Best Animated Feature:
(Chris Sanders, Dean DeBlois):
Not since the first Shrek movie has Dreamworks attempted to make a film that's more about heart than it is about snark and pop culture references. Chris Sanders and Dean DeBlois see to it that the evolving relationship between Hiccup and his new pet is done with tact, subtlety, and body language, which really is the most effective application of the animated medium. Technically, the film excels.
The film marks a wonderful meld of the endearing comedic stylings of classic French director/comedian Jacques Tati and the gorgeous visual film artistry of animator Sylvain Chomet. The story is beautifully told from adorable start to devastating finish with a gentle sense of humour and a meticulous attention to detail.
Easily the most cartoonish of this bunch, but who's to say there's not a place for cartoonishness when it's done well? Not all the jokes land but those that do are often laugh-out-loud funny, and the animation/character designs are (appropriately) absurdly over the top.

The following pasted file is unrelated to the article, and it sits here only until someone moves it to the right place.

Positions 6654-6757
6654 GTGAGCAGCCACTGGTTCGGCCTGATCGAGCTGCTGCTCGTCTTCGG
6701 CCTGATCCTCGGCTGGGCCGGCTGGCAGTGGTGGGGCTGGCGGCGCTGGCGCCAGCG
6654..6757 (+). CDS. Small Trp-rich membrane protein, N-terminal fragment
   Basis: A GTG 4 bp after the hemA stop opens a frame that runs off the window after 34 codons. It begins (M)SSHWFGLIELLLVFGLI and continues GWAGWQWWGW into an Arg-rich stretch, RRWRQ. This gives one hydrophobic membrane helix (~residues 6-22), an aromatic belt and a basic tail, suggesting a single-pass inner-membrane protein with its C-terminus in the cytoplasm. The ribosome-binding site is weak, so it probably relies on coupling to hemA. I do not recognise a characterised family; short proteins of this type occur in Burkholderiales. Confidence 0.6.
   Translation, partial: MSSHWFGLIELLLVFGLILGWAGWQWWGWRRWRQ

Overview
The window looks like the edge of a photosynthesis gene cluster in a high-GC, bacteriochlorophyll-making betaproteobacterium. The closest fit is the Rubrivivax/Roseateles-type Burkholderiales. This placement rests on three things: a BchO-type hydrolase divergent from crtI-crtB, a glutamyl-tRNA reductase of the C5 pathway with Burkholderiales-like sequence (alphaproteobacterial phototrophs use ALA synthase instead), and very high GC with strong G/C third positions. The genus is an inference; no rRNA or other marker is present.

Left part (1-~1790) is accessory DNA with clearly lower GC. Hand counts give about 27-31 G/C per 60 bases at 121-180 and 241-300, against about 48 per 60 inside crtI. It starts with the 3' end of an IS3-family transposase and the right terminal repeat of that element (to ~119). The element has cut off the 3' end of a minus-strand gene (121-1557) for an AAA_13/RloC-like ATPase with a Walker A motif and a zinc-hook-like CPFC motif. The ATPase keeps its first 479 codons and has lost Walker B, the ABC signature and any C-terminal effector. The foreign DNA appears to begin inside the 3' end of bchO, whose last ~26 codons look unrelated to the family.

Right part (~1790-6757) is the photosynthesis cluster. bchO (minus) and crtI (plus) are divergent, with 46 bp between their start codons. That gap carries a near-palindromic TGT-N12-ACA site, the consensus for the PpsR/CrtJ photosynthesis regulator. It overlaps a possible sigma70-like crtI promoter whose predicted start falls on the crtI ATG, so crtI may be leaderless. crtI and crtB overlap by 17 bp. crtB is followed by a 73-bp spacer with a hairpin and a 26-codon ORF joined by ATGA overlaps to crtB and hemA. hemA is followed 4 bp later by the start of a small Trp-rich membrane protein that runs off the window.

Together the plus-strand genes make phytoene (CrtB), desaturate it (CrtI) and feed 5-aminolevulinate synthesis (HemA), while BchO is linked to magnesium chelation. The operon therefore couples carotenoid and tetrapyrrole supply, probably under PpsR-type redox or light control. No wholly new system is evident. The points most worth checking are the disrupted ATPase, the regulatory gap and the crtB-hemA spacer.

Eschewing the more bankable style of obnoxious modernized humour that sells franchises like Dreamworks' Shrek, Disney has finally produced a completely charming family treat that can deservedly sit along side classics of the studio's 1930s-40s golden age and their 1990s renaissance. Warm, funny, blissful entertainment.
The film is just as witty and lovable as its two predecessors, but is even more upfront about complex themes. Its now-famous ending is more emotionally powerful than not only either of the previous films, but than any film in years. Toy Story 3 has elevated the series from a cute family franchise to one of the great movie trilogies of all time.